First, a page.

Mark Ruwedel is an artist working in the American West.
Episode 63: Mark Ruwedel’s work places a focus on the American West through a series of investigations of how the land is managed through its industrial terraforming, but also on a smaller scale how humans live amongst the rough hewn and rocky clime. His work has a historic methodology and seeks to illuminate where the manifest destiny of 19th and early 20th century expansion collides with the present.
Ruwedel is cognizant of history both in photography and American terms. His various bodies of work act as a “post-survey” trope in which his ability to think categorically or in typological format present a repetition of extent anthropological investigation. The work is a catalogue of change, disappearance and ruin. His Message from the Exterior (MACK, 2016) is point in case-the emphasis of which are a catalogue of 68 abandoned farm houses in the American desert. They emphasise where frontierism meets need and collapse-a comment about the environment and atmosphere of the pioneering American West. This dialogue is also extended in his forthcoming book Seventy-Two and One Half Miles Across Los Angeles (MACK, 11/2020).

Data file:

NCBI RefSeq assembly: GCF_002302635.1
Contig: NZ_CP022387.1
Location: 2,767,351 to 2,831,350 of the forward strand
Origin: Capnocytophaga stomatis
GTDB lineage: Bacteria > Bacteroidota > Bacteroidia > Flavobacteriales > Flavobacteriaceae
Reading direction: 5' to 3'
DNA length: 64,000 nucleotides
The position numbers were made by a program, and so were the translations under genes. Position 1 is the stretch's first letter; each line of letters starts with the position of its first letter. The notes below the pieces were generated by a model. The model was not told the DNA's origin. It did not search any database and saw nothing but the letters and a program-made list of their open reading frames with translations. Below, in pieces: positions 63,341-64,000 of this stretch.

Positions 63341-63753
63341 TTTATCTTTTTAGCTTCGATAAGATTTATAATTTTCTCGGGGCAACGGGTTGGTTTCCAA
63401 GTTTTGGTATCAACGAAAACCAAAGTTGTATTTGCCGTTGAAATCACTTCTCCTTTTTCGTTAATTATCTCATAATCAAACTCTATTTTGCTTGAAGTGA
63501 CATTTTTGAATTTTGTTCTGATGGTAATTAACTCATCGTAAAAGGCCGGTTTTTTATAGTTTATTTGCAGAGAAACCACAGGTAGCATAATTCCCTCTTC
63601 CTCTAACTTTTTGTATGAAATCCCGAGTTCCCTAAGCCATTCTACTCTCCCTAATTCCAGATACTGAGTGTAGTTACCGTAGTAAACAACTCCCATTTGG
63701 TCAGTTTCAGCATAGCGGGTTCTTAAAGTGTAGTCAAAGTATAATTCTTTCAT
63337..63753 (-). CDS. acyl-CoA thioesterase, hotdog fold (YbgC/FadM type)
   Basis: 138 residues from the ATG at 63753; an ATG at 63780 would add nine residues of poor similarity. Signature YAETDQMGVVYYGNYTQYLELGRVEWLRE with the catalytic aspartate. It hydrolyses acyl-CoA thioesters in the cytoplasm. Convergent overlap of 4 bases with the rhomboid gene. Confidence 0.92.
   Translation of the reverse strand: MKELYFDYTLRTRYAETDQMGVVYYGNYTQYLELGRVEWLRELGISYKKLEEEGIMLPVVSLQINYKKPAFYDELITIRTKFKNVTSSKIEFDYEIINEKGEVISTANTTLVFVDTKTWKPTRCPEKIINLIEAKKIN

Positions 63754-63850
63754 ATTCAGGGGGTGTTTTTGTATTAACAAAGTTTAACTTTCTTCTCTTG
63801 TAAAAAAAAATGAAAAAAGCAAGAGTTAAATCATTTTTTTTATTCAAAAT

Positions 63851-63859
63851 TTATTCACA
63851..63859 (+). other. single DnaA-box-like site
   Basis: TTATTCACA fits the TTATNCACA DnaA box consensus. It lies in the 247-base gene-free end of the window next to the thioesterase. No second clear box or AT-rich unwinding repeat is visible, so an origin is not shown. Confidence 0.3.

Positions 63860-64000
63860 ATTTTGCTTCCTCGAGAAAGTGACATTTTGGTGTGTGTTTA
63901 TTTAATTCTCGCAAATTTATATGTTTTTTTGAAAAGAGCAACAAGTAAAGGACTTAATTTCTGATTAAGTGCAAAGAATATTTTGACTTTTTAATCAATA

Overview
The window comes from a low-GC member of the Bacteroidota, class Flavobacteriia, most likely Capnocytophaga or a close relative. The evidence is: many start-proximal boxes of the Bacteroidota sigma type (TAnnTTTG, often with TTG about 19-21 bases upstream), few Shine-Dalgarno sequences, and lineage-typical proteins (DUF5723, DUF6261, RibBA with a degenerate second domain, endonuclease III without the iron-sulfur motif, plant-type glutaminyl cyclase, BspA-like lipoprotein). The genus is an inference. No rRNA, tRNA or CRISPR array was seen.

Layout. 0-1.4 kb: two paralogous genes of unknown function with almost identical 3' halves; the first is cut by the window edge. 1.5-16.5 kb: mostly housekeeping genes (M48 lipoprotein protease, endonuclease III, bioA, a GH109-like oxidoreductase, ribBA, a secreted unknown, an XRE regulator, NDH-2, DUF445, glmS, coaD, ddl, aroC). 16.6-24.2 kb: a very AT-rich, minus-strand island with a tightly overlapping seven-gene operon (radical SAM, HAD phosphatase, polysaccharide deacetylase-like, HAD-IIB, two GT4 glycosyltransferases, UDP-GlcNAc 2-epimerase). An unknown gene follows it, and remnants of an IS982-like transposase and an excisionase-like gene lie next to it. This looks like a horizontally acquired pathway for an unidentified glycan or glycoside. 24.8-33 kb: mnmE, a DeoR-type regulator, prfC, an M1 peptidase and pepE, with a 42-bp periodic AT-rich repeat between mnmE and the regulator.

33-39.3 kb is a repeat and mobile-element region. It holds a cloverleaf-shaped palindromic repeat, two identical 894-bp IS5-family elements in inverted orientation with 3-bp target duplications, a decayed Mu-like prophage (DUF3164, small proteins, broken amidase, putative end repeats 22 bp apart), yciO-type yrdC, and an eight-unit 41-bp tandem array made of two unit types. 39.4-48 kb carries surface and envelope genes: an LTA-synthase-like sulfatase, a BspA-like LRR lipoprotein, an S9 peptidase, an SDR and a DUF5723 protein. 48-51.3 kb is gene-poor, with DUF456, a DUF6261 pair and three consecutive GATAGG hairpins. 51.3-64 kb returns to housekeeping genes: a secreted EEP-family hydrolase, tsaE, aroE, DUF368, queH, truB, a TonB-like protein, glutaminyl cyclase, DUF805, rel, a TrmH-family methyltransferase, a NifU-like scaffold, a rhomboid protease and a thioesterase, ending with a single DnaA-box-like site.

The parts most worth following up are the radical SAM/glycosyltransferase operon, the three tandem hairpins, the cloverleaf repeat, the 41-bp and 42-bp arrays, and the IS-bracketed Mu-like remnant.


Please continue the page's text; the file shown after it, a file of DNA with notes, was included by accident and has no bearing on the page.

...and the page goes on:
In our conversation, which happened to fall on Ruwedel’s birthday (a first for Nearest Truth) we speak about his books, his legacy and his continual investigations of America and its landscape. We also speak about collecting photography, 19th Century photography and his body of work from Morocco; “Ouarzazate“-a film lot hidden in North African.
I want give a special thank you to Eugenie Shinkle for helping to arrange this interview and an extra special thank you to Mark for spending time on his birthday to humor my questions.